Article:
When it first broke ground more than 4 years ago, Sheridan Station was supposed to have 344 units, equally split between market-rate homes for sale and rentals for low-income households. But in the fall of 2012, developer William C. Smith asked to reduce the ratio of for-sale homes to 25%, arguing that potential buyers would have trouble securing mortgages.
Today, 327 homes are planned for Sheridan Station, just 80 of which will be for sale with the rest for rent. Of the remaining 247 units, 200 will be affordable, and 100 are set aside for households on the public housing waiting list. Priority will go to residents of Sheridan Terrace, which used to occupy the site, and Barry Farm next door, which will be redeveloped in 2016.
New residents are hopeful, but anxious
James grew up in the neighborhood and lived in Sheridan Terrace, the public housing complex that predates Sheridan Station, in the 1980s. The units were falling apart. "I came home one day from work and the ceiling was on the floor," he said. Hazardous building conditions and street crime precipitated the departure of hundreds of families.
James, a resident of Sheridan Station, has been watching the quick rise of an entirely new neighborhood yards from the Anacostia Metro station. Photos by the author.
I ran into James, who is wheelchair-bound, while recently surveying Sheridan Road. When housing became available in the first phase of Sheridan Station, he was able to secure a unit due to his sister's network.
"I've been coming out here everyday just to watch," James said. "It's about time they started. They never said why it took so long to begin. They blamed the weather. People began putting pressure on them and asking questions. There's more demand for housing than there is supply. This looks like it is decent housing." He pointed out a building and said once completed he would be moving to the first floor.
Market-rate homeowners are excited about the development too.
Darin Tuggle, an attorney for the Department of Housing and Urban Development Chris Miller, a 29-year-old business consultant, saw the signage for Sheridan Station on Suitland Parkway while commuting from Upper Marlboro. "When I decided to purchase a home, I looked at various neighborhoods but the rapid rise in prices in more 'trendy' neighborhoods priced me out," he says. Sheridan Station won him over with the proximity to Metro and the views of downtown DC.
"After moving in, I switched from driving to work to taking the Metro," he says. "The commute has been a big quality of life upgrade for me."
Chris Miller, a 29-year-old business consultant Darin Tuggle, an attorney for the Department of Housing and Urban Development, says he loves the "great urban neighborhood vibe and look" of the street where his new home is. "We are a microcosm of the city, young, less young, professional, artistic, black, white, Hispanic, foreign-born, single, couples, inter-racial," he says. Miller looks forward to the area becoming more walkable and getting a grocery store.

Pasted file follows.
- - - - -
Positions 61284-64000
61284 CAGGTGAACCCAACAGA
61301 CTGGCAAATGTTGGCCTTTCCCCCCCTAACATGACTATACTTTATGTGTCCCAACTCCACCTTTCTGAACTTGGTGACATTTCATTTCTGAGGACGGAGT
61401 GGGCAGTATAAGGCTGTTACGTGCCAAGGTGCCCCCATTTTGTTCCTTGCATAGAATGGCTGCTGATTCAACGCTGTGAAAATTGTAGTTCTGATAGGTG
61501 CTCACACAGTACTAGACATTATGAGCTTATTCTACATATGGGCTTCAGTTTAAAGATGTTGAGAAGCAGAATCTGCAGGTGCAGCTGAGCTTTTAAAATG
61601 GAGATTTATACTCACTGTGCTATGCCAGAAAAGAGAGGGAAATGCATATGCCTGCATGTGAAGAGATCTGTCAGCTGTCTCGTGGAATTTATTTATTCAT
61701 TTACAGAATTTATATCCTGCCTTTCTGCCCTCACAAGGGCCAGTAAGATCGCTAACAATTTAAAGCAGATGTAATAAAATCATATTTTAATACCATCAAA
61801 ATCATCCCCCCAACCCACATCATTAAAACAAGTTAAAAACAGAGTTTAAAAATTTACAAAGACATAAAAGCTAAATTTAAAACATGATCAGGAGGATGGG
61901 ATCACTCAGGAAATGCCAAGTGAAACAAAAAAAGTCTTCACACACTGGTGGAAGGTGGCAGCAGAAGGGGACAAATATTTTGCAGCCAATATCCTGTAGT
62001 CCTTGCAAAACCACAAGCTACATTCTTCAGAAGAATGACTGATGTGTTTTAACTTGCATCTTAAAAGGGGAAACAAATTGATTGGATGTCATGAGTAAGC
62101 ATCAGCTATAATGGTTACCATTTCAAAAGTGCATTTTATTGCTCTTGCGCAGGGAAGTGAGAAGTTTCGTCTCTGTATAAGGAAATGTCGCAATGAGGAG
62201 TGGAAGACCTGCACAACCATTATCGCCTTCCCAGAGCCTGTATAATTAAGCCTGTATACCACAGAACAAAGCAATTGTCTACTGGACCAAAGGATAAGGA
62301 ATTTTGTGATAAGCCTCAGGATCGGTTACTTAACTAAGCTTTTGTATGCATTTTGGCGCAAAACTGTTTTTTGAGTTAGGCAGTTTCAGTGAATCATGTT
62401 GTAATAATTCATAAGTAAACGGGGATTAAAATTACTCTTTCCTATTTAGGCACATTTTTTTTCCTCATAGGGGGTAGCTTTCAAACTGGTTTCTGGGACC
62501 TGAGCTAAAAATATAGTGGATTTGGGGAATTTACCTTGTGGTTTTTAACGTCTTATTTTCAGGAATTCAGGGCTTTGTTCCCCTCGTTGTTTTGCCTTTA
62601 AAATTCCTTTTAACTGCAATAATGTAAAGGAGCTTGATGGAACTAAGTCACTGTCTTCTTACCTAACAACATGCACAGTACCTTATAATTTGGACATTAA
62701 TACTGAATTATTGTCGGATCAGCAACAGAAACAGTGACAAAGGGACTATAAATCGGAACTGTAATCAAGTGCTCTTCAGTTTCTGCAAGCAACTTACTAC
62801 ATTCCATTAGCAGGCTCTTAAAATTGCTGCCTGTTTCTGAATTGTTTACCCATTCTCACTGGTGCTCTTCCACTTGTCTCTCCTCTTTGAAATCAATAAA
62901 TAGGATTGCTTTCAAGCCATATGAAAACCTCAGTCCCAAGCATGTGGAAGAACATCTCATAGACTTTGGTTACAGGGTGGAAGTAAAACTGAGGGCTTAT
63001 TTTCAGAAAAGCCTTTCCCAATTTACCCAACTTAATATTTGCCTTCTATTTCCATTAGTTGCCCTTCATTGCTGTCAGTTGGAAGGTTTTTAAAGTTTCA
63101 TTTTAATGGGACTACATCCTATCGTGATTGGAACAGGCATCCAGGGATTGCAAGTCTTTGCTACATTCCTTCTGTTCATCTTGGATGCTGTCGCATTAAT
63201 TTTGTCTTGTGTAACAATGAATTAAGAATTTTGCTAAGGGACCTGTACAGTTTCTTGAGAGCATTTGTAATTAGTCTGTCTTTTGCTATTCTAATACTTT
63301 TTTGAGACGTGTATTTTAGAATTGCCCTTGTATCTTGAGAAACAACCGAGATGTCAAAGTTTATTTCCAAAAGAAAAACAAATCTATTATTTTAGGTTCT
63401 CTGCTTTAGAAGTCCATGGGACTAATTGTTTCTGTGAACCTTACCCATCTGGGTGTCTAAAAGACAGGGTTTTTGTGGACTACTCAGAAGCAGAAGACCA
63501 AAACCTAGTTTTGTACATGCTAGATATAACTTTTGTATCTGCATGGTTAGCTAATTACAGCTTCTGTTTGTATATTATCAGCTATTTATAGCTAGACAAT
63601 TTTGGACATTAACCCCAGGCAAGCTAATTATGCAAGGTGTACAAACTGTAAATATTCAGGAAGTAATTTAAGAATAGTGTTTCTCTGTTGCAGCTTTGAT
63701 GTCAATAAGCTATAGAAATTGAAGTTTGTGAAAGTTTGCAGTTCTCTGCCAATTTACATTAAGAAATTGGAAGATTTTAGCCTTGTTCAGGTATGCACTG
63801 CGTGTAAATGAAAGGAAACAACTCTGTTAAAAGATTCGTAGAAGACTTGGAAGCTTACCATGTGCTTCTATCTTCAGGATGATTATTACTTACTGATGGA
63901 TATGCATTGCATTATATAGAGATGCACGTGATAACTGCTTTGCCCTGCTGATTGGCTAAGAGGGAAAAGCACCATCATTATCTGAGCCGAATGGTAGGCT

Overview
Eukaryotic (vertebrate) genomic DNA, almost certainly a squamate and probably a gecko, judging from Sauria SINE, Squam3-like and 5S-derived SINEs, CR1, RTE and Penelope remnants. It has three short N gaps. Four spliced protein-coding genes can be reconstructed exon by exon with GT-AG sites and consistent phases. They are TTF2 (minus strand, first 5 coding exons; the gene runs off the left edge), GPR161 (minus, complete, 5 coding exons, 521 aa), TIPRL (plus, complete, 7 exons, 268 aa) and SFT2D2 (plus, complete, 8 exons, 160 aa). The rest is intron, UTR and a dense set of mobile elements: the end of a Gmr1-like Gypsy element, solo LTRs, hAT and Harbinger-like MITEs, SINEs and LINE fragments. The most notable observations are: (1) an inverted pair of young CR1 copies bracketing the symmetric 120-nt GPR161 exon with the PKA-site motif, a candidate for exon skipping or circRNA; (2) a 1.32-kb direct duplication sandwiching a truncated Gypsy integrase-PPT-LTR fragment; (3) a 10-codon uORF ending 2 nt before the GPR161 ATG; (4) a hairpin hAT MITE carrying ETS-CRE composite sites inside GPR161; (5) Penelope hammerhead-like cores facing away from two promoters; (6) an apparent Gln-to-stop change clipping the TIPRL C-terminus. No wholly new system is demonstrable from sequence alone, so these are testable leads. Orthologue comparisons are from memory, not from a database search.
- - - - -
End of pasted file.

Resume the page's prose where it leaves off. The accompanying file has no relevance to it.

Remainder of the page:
But there's been some tension between new residents and those who already lived in the area. Miller says kids have smashed his house windows three times, while neighbors have had their cars vandalized. "These incidents of vandalism can be attributed to some of the tension that existing members of the community feel towards the new development," says Tuggle.
Is this a sign of change, or more of the same?
Sheridan Station serves as a preview of future development east of the river, from the reconstruction of Barry Farm to Skyland Town Center, the 11th Street Bridge Park, and Saint Elizabeths East Campus. But in contrast to the splashy opening of Sheridan's first phase, the groundbreaking and construction of Sheridan's second and third phases have gone on quietly. At a press conference earlier this month, Mayor Gray highlighted his outgoing administration's commitment to developing affordable housing, but did not mention Sheridan Station.
William C. Smith's uneven promotion of for-sale units led homeowners to speculate that the development's initial goals would never happen. "I had to look for Sheridan Station; it didn't look for me," says Tuggle, noting that he'd received ads for other new developments in the area, like Arts District Hyattsville and Dakota Crossing.
He and other homeowners only found out recently there were only 20 homes for sale in the development's last phase, with the rest being rentals. "[My neighbors] had advised friends and associates that there would be a lot more opportunities to buy in the last phase," he says.
Furthermore, many public housing tenants I've spoken with express a fear that when the new buildings are filled with disparate families from various public housing developments, long-standing feuds, similar to the Hatfields and McCoys, may erupt.